Sunday, October 1, 2023

Update on Supreme Court Deference Case (with Speculation) and New Supreme Court case on General 6-year Statute for Challenging Regulations Interpretations (Without Speculation) (10/1/23)

 Loper Bright (22-451)

The Supreme Court docket for the October Term includes Loper Bright Enterprises v. Raimondo (SEC) (Sup. Ct. Dkt. 22-451 here.) (“Loper Bright”) where the issue for which certiorari was granted is:

Whether the Court should overrule Chevron or, at least clarify that statutory silence concerning controversial powers expressly but narrowly granted elsewhere in the statute does not constitute an ambiguity requiring deference to the agency.

After being quiet on Chevron for several years (at least in an outcome-determinative sense), the Court appears poised to make some statement about Chevron. As I read the earlier decision in Kisor v. Wilkie, 139 S. Ct. 589 U.S. ___, 2400 (2019) (“Kisor”) (GS, here), where the Court approved so-called Auer deference to reasonable agency subregulatory interpretations of ambiguous regulations text, the Court could not have rendered the decision in Kisor without thinking that Chevron deference was still good law. If that is true, I speculate (correctly or not) the outcome in Loper Bright. (Emphasis on outcome.) I undertook this speculation in preparing a paper where the paper discusses the tax deference opinions before the APA was enacted in 1946 which have been largely ignored in discussing the meaning of APA 5 USC § 706, here [§ 10(e) of the original APA] and how central they were to the shape of the text of §10(e) [§ 706].

I undertook the speculation on the assumption that those voting in the majority to adopt Auer deference as formulated would vote to accept Chevron deference. The Court fine-tuned Auer deference in Kisor and perhaps that may be what happens in Loper Bright

Of course, there have been two key changes on the Court since Kisor – Justices Ginsburg and Breyer, both accepting deference in Kisor, are no longer on the Court and have been replaced by Justices Barrett and Jackson. I infer that Justice Barrett will vote to overturn or severely constrict Chevron deference (E.g., E.g., Jeremy W. Peters, Trump’s New Judicial Litmus Test: ‘Shrinking the Administrative State’ (NYT 3/26/18)); I infer that Justice Jackson will vote to approve Chevron deference, perhaps joining a majority will want to constrict somewhat the sweep of Chevron deference as it did for Auer deference in Kisor.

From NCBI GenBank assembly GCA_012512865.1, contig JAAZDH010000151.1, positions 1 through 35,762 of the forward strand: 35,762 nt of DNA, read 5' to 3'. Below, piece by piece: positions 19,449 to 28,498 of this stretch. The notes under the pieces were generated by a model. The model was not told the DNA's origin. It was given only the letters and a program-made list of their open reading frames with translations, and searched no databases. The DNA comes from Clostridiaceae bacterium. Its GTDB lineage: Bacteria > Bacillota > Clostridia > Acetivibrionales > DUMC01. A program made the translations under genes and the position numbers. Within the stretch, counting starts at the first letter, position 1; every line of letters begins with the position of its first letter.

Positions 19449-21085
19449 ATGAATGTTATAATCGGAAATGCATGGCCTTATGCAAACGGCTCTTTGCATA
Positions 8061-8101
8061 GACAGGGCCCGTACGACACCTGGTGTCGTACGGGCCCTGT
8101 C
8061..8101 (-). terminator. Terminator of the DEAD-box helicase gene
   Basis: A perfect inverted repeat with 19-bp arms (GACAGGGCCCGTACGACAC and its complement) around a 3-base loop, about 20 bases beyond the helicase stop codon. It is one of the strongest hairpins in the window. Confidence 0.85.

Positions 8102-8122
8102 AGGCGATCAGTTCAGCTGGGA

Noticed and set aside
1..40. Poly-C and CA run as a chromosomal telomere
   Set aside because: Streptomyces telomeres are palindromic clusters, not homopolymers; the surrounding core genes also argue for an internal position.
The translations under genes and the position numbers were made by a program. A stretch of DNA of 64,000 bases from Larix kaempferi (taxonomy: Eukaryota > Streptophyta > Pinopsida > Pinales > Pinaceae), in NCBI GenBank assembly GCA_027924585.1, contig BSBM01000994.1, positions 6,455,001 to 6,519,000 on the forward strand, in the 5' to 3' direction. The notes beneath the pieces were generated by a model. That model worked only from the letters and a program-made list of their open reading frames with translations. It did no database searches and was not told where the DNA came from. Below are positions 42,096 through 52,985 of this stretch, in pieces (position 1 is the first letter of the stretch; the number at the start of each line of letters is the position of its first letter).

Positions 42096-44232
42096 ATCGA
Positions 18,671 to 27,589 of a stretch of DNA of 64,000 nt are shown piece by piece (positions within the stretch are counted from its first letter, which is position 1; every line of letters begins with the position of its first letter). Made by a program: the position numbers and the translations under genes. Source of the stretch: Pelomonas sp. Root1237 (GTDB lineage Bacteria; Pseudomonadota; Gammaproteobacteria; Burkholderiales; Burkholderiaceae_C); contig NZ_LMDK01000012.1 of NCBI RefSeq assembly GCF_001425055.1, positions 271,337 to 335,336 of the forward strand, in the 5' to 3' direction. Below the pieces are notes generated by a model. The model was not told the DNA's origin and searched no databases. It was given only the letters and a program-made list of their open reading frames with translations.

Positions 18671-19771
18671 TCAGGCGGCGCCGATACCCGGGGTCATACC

I assume that the Justices still on the Court who voted to accept Auer deference in Kisor will vote for Chevron deference. Those Justices are Kagan and Sotomayor and perhaps Roberts (although not clear to me). The reverse of that is true as to those Justices voting against Auer deference or constricting it to equipoise. Those Justice are Thomas, Alito, and Gorsuch.  I think Justice Roberts as in Kisor might be persuaded by stare decisis, and Justice Kavanaugh may approve Chevron on the basis he approved Kisor (with rigorous Chevron Footnote 9 interpretation, which, as he articulates it in Kisor, comes close to rejecting deference without formally rejection of Chevron deference except in rare interpretive equipoise where the court cannot determine that the agency interpretation is not best).